The Thursday morning walking group who last visited Treowen in October came back on May 7th. They were very lucky with the weather and after a beautiful walk through Treowen wood and down to the meadows by the Trothy, returned to the house for coffee and a chance to admire the garden in the spring sunshine.
Shortly after the Wheelock family moved to Treowen in 1954, Richard and Hilary’s brother-in-law gave them two beautiful pairs of curtains, specially designed and made in his factory in Birkenhead. Where the curtains meet in the centre of each window, there are embroidered figures in Jacobean costumes, representing the Wheelock family at that time.
Over time however, the light has damaged the fabric of the curtains, particularly the pair facing west. So we have taken them down to preserve them and new curtains have been made for the room. This is quite an undertaking as the windows are very wide and the curtains very long – 3.3 and 2.9 metre drops. Twenty metres of material and the same of lining were needed. They are a similar colour to the previous pair with a traditional brocade design and we are very pleased at how they look in the Oak room.
Since Christmas, the knot garden on the back lawn at Treowen has really taken shape
Although there is plenty of parking by the house for those staying at Treowen, extra parking for wedding and party guests has been provided on the verges of the drive or in the orchard at Treowen with guests making their way across the back lawn to the house.
Unfortunately, the changing pattern of rainfall over the past few years, with increasingly intense downpours both in summer and winter, has meant that parking on grass is no longer a viable option and that more hard standing parking is required.
After much consideration, extra hard parking for 25 cars has been created by taking a piece off the field just past the turning to the house off the drive. Visitors can be dropped off by this turning for an easy walk to the house and cars will be parked with no visible impact on the house and its setting or on the tenants in the conversions by the house.
These photos taken at a wedding just before Christmas – see previous post of today,
“Treowen from the air” – give a great idea of how the finished knot garden will look.
Elizabethan and Jacobean gardeners used brightly coloured stones in their borders, surrounded by low hedges and we are doing the same. The coloured stones – plum coloured slate and white gravel – have been ordered and will be delivered this week for laying as soon as the weather allows.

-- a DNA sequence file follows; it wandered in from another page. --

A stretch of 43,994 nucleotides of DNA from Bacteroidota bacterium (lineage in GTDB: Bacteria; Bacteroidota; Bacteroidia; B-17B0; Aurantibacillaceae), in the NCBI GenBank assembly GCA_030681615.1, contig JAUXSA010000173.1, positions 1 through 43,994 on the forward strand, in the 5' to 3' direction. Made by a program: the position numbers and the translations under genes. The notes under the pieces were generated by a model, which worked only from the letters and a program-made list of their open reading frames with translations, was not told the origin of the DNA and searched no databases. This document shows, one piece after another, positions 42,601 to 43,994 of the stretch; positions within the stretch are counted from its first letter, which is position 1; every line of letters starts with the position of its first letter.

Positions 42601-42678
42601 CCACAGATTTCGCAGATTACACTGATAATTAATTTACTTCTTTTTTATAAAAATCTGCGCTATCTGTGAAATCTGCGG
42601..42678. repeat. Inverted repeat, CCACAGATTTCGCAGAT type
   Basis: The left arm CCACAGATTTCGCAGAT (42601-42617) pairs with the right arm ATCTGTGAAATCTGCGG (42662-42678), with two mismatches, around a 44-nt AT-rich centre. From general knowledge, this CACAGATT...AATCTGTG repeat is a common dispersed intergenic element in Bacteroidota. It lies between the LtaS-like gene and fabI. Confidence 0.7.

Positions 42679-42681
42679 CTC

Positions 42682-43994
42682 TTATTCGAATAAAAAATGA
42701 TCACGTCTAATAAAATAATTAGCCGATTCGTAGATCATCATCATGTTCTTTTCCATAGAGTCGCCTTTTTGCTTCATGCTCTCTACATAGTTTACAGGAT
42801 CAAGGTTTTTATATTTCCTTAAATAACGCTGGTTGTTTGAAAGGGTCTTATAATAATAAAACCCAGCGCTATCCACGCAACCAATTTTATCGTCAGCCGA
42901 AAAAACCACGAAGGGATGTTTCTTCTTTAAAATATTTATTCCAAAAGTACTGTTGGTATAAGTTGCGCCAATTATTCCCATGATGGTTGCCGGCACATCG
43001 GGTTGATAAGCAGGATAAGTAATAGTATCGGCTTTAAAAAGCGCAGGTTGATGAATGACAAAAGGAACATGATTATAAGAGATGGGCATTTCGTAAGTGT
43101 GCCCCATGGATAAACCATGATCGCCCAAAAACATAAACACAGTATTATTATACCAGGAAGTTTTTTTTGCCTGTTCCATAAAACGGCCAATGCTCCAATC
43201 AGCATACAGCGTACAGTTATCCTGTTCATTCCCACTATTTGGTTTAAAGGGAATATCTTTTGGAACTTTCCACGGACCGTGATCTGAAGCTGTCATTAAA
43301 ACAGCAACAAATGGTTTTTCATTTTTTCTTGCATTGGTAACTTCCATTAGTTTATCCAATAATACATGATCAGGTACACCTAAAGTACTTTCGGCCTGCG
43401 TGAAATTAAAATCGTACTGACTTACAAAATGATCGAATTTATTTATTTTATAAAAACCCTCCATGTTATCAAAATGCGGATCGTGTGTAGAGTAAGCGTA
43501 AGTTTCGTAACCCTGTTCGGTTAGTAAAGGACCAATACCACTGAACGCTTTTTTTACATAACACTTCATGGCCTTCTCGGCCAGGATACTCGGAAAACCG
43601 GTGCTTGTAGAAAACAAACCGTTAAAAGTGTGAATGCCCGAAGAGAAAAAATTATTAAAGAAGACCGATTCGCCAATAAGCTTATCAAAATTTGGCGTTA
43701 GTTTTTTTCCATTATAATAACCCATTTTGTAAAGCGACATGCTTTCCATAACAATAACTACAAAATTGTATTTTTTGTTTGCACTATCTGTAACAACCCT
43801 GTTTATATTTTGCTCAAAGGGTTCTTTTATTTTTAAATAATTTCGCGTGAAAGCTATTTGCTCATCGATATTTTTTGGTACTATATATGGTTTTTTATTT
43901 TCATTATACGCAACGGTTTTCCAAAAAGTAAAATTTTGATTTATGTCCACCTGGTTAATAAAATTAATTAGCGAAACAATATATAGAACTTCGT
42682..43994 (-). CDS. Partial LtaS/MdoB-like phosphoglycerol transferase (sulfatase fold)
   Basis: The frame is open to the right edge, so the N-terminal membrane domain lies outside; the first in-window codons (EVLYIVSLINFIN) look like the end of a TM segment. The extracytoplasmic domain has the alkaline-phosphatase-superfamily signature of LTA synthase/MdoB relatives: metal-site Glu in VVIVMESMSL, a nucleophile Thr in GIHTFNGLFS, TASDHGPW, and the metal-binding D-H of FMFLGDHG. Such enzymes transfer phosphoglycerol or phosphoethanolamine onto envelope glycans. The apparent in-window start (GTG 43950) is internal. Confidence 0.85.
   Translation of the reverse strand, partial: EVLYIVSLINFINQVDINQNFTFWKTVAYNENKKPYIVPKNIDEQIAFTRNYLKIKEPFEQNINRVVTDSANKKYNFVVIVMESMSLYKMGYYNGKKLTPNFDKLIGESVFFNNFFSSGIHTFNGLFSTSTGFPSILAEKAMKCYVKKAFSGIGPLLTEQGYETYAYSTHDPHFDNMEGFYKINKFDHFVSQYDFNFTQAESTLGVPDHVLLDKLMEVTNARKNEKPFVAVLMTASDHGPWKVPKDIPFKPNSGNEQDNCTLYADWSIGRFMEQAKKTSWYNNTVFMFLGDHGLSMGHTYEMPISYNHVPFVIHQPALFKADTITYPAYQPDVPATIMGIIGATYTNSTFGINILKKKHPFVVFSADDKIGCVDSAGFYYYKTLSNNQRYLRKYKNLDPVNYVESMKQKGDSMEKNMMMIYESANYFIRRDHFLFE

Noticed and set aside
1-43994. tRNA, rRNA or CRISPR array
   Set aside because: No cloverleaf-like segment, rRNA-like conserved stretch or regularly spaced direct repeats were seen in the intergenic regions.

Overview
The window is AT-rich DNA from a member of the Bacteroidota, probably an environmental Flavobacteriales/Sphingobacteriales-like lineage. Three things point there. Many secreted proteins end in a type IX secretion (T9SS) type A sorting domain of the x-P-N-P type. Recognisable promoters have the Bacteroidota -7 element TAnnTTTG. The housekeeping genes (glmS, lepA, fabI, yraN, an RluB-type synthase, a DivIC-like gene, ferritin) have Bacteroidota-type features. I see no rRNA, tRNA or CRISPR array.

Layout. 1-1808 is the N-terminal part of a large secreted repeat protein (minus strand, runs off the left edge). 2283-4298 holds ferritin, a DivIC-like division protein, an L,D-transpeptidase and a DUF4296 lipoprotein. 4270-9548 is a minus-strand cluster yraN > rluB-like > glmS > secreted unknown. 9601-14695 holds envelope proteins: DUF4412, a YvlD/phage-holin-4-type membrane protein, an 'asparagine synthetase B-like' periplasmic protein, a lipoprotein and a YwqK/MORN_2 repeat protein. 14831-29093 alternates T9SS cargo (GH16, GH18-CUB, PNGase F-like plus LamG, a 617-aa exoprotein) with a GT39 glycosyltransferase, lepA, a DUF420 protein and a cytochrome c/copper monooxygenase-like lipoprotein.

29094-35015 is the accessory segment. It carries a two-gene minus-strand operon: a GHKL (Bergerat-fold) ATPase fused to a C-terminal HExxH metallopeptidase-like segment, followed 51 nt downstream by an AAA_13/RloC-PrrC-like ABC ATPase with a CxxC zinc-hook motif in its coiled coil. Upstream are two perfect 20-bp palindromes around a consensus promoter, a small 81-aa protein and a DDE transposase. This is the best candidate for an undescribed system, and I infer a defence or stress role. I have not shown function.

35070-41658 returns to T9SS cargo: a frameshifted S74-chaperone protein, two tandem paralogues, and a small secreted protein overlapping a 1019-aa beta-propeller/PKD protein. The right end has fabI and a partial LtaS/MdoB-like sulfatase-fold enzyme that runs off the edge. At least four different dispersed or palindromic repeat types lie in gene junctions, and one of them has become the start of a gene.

In this post we have some truly spectacular shots of Treowen taken at a wedding just before Christmas 2014 by a drone. They give a great bird’s eye view of Treowen and its wonderful setting.
After a lot of thought, Dick and John have decided to use yew rather than box to make the hedge for the parterres. Box blight is a big problem and if it were to get to Treowen the whole thing would have to be dug up and replanted.
Before the planting can begin, the bare ground was covered by WeedGuard to stop weed growth.
A few days later, 1,300 small yew trees were delivered and planted over three days by John, Dick and Emma.
Treowen is a great place for walking and even on a blustery November day provided a memorable morning walk.
Eight members of the Thursday morning walking club from Monmouth braved the muddy conditions to walk up the back drive and then tour the garden, seeing the progress made on the knot garden to the back.
Coffee and biscuits was followed by a tour of the house and we were glad to be warm indoors as the rain came down. The long drawing room was very much admired, as were the different styles of the bedrooms on the first and second floors as well as the cosy attics, especially the one with the shower room reached by a ladder!
Everyone is now looking forward to our next visit in the Spring and some are even hoping to organise a stay in the house for a family celebration or party.
The Treowen estate has taken the decision to promote the use of renewable energy. Since summer 2013, the house and the surrounding farm building conversions are no longer heated by oil but by an advanced biomass wood chip heating system. Installing this was a major undertaking and will be the subject of upcoming blogs.
The new farm buildings up the drive from the house were built to replace the barn which now stores chips for the biomass boiler. We are currently investigating the viability of installing solar panels on one of these buildings. The south west facing roof slope is ideal for solar panel installation and because it is surrounded by trees is not visible from Treowen or the other houses on the estate. It will have the capacity to feed up to 30kws of energy into the National Grid as well as providing electricty for the farm buildings themselves.
The back garden at Treowen is Jacobean in origin but for many years was used as a farmyard so only the basic structure now remains. John and Dick have had plans to return the garden closer to its original form for some years and their plans are now nearing completion. Over the last two years, they have built a raised walkway within the yew hedge to complement the walkway outside the hedge with its fine views down to the lakes and across to the Welsh mountains. Retaining walls have been built all round the lawn and the ground levels raised. In the centre of the lawn is a mulberry tree, planted by their sister Emma in the 1990s.
The new layout of the garden will have a circular lawn around the tree with borders at each corner laid out as knot gardens. This is the next phase of the garden design.
On Tuesdsy this week turf was laid on the final section to complete the inner walkway around the lawn.
Over the years visitors to Treowen have enjoyed playing games on the back lawn. Croquet will still be possible and a new football pitch has been made in the field on the other side of the haha in front of the house.